Each of the three single-player campaigns is different from the next, and two clearly outshine the third. The Alien-campaign unfortunately is that third and least impressive segment, though unlike AvP 2, it has no stupendous xenomorph life-cycle to experience. No, in AvP 2010, you fast-forward through the iconic facehugger and chestburster stages and play exclusively as a mature xenomorph, and it is by far the shortest of the three campaigns. The problem with the Alien-campaign, like its previous videogame incarnations, is that it is entirely melee-dependent, and first-person hand-to-hand combat is notoriously difficult to execute. Though playing as a xenomorph allows the player to climb on all surfaces and jump from platform to platform, and those new “execution”-animations are sweet, the Alien-campaign grows repetitive even across its 2-hour (max) length.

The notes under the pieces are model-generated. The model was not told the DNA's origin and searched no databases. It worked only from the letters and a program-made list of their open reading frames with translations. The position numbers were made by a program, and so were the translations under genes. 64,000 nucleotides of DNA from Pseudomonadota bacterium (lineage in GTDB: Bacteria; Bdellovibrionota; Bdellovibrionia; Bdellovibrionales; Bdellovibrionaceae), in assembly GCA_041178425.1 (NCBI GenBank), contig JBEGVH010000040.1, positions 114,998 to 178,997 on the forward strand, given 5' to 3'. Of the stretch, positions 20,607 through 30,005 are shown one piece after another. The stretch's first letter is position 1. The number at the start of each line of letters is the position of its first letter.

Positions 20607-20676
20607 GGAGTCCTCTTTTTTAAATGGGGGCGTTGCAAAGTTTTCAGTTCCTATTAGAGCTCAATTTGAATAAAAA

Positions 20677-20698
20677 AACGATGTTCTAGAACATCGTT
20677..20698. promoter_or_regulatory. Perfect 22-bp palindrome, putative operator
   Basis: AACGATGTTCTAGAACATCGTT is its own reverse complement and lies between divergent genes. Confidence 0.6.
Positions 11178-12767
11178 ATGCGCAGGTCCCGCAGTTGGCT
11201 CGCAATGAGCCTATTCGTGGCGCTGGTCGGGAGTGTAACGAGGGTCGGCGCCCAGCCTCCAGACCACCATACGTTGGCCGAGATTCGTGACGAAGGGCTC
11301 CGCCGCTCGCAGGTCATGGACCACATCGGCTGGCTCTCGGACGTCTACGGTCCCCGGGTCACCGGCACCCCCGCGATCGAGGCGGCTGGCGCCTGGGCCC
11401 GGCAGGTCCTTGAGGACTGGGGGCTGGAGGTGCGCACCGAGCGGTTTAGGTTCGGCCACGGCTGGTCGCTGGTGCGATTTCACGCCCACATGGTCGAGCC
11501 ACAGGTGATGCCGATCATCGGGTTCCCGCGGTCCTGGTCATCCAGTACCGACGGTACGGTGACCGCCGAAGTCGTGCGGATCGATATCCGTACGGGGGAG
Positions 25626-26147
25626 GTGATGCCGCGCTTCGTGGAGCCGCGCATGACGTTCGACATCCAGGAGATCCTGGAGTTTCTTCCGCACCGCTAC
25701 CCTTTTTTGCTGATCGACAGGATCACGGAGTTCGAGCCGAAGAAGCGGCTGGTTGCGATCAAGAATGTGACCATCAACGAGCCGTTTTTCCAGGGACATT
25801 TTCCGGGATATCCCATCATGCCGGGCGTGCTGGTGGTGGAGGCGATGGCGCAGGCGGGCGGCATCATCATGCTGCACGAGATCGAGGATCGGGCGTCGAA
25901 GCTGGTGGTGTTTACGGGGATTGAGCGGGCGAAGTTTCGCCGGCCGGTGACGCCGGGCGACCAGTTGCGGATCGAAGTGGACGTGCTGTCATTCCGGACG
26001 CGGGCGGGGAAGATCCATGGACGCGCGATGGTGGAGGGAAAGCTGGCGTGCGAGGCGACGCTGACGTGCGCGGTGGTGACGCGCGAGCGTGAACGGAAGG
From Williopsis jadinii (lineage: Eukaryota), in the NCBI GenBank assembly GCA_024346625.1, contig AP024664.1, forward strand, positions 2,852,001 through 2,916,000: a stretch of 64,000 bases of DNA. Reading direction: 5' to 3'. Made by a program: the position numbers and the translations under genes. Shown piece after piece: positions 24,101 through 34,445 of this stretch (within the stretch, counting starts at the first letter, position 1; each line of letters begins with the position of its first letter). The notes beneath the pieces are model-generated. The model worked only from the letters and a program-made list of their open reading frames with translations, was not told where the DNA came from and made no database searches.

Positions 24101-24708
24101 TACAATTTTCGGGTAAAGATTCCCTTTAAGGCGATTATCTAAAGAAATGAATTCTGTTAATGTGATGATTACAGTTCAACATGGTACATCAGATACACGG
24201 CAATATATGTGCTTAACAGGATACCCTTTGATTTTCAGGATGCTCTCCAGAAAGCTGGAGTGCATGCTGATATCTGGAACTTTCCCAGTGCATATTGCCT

The Marine-campaign fairs much better, resembling more of a standard FPS than either its companion campaigns. Every audio effect and visual reference to Aliens (1986) is spot-on and adds to the cinematic tone of the gameplay. The way your xenomorph enemies move through the industrial environment is detailed and immersive, while the game’s respectable graphics engine plays with darkness, low-key lighting, and player-controlled light-sources well. The Marine-campaign also boasts the most diverse level-design of all three campaigns, transitioning from military compounds to xenomorph hives to outdoor swamps to ancient pyramids.